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Reece v. Bank of New York Mellon

United States District Court, E.D. Arkansas, Western Division

March 31, 2019

GARY REECE PLAINTIFF
v.
BANK OF NEW YORK MELLON, TRUSTEE FOR CIT MORTGAGE LOAN TRUST 2007-1; WILSON & ASSOCIATES PLLC DEFENDANTS

          OPINION AND ORDER

          KRISTINE G. BAKER UNITED STATES DISTRICT JUDGE.

         Before the Court is a motion for summary judgment filed by defendant Bank of New York Mellon, as Trustee for CIT Mortgage Loan Trust 2007-1 (“Mellon”) (Dkt. No. 14). Plaintiff Gary Reece responded in opposition to the motion (Dkt. No. 18), and Mellon replied (Dkt. No. 19). For the following reasons, the Court grants Mellon's motion for summary judgment and enters judgment in favor of Mellon.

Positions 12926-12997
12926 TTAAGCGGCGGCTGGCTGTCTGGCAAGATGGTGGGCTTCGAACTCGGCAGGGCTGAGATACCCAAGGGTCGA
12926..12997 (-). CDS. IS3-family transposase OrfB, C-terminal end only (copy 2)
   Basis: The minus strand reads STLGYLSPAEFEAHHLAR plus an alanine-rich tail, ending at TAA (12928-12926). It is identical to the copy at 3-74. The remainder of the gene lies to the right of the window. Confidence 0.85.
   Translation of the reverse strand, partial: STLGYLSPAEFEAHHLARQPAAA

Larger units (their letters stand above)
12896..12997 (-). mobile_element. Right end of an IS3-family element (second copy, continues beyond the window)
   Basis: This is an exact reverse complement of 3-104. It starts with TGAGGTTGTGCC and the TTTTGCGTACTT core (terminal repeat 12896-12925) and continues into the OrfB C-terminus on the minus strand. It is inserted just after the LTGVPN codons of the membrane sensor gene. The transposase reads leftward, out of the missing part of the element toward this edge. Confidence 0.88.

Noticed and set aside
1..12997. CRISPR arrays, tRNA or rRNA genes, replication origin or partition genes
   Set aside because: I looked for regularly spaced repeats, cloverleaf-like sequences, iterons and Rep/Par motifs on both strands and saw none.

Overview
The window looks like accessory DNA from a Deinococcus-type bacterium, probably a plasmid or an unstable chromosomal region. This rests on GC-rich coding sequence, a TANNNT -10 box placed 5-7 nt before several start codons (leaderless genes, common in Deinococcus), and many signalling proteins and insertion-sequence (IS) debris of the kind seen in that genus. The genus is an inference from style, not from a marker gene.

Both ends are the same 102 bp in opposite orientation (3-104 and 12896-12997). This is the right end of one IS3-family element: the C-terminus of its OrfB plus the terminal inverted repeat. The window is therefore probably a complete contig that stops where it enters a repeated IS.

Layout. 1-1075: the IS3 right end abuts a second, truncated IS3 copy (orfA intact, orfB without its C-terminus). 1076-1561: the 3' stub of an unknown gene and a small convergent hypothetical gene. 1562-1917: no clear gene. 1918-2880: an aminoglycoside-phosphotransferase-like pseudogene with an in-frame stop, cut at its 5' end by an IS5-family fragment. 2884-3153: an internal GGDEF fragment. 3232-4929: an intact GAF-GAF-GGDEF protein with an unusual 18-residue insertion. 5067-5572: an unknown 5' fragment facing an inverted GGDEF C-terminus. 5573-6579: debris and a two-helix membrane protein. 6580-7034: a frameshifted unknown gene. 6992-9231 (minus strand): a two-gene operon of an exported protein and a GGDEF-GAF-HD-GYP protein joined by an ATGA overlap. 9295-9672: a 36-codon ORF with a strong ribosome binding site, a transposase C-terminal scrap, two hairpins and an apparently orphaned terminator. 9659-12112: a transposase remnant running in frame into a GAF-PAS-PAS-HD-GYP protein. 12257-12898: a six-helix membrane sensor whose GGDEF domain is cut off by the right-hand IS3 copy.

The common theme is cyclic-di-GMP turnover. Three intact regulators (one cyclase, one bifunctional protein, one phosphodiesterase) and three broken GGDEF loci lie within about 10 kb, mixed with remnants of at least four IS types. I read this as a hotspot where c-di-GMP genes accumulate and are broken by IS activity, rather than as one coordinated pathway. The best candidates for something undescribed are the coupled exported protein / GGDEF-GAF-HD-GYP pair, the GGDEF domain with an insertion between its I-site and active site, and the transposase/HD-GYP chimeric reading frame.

I. Factual Background

         The following facts are taken from Mellon's statement of uncontested facts in support of its motion for summary judgment (Dkt. No. 16), unless otherwise noted. Mr. Reece sets forth facts he maintains are in dispute in his statement of contested facts and his response to the motion for summary judgment (Dkt. Nos. 18-1, 18).

         Mr. Reece executed a $144, 000.00 note on June 4, 2004, in favor of Wilmington Finance, a division of AIG Savings Bank (“Wilmington”).[1] The note is secured by a mortgage executed by Mr. Reece, which encumbers real property located at 1015 N. Mississippi Road, Little Rock, Arkansas (the “Property”) (Dkt. No. 16, ¶¶ 1-2).